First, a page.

Images of a patient with a follicular lymphoma relapse. a FDG-PET recorded before RIT showed an abnormal focus in the mediastinum. b FDG-PET demonstrated a metabolic complete response as early as 6 weeks after 2 perfusions of 15 mCi/m2 of 90Y-epratuzumab tetraxetan
This study demonstrated that fractionated RIT with 90Y-epratuzumab tetraxetan achieved high rates of durable complete responses with manageable hematological toxicity in previously treated NHL patients. While fractionation may have improved the penetration of subsequent doses, the favorable efficacy and safety observed here even at high doses could also reflect antibody internalization with improved 90Y residence time, the more stable DOTA radiolabeling method used, or the lack of neutralizing antibodies induced with this humanized antibody.
5 Perspectives of Fractionated RIT Perspectives of Fractionated RIT
Different developments are being considered using 90Y-anti-CD22 epratuzumab. An ongoing study sponsored by the GOELAMS French lymphoma group will assess fractionated 90Y-epratuzumab tetraxetan RIT as consolidation after chemoimmunotherapy induction using CHOP-rituximab in first-line treatment of patients with diffuse large B cell lymphoma. The rationale for this consolidation treatment is the favorable targeting of MRD. This approach appears to be of interest in NHL patients >60 years old who are not candidates for BMTation. Targeting of antigens other than CD20 appears particularly interesting in the context of consolidation therapy, with the possibility of targeting populations of lymphoma cells not expressing CD20 or having lost its expression as a result of treatment. Moreover, the potential higher tumor doses delivered by fractionated 90Y-epratuzumab tetraxetan could offer a higher tumor response of aggressive type of lymphoma, as compared to Zevalin.
Another important perspective is the clinical evaluation of dual-targeted antibody/radioantibody therapy (Sharkey et al. 2009a, b; Mattes et al. 2008). Combining an unconjugated anti-CD20 antibody therapy with a radioimmunoconjugate binding to a non-competing antigen might improve responses by allowing optimal uptake of each agent. Mattes et al. (2008) showed in animal model the benefit of targeting of a non-competing antigen for consolidation after RIT using 90Y-epratuzumab tetraxetan. Tumor response and survival rates were improved when a consolidation using anti-CD20 veltuzumab was delivered after anti-CD22 RIT. Moreover, Sharkey et al. (2009a, b) demonstrated that injection of cold MAb after the radioactivity dose provided higher efficacy than injection before RIT, and that the amount of pre-dose of cold MAb should be minimized.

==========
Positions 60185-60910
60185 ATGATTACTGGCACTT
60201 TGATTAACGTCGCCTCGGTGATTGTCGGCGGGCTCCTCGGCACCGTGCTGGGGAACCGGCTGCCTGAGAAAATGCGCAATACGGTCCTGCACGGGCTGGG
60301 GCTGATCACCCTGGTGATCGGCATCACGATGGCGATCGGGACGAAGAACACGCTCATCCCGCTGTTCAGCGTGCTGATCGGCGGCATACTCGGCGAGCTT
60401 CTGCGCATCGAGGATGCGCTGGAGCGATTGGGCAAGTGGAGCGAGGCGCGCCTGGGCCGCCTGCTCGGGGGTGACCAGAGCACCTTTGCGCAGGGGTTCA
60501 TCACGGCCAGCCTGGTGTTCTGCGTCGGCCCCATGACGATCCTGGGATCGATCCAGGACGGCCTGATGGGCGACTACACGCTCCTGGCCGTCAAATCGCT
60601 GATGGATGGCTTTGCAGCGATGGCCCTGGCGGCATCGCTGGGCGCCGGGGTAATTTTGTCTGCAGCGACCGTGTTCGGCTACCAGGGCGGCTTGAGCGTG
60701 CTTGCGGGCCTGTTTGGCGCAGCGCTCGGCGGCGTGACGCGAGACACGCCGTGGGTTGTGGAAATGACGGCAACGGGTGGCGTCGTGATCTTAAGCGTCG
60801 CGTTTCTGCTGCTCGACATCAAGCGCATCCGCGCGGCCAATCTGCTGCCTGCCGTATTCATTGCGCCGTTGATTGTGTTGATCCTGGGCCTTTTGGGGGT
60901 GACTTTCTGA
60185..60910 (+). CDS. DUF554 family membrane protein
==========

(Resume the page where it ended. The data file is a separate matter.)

The results of phase I/II studies, as described here and elsewhere are very promising, suggesting a higher efficacy of fractionated RIT using 90Y-epratuzumab tetraxetan, as compared to single-dose RIT in a non-myeloablative protocol. The next clinical studies should assess this approach in relevant clinical indications: first-line treatment of diffuse large B cell lymphoma using chemoimmunotherapy induction and RIT consolidation, or first-line treatment of FL using dual-targeted antibody/radioantibody therapy with anti-CD20 cold MAb and anti-CD22 RIT.
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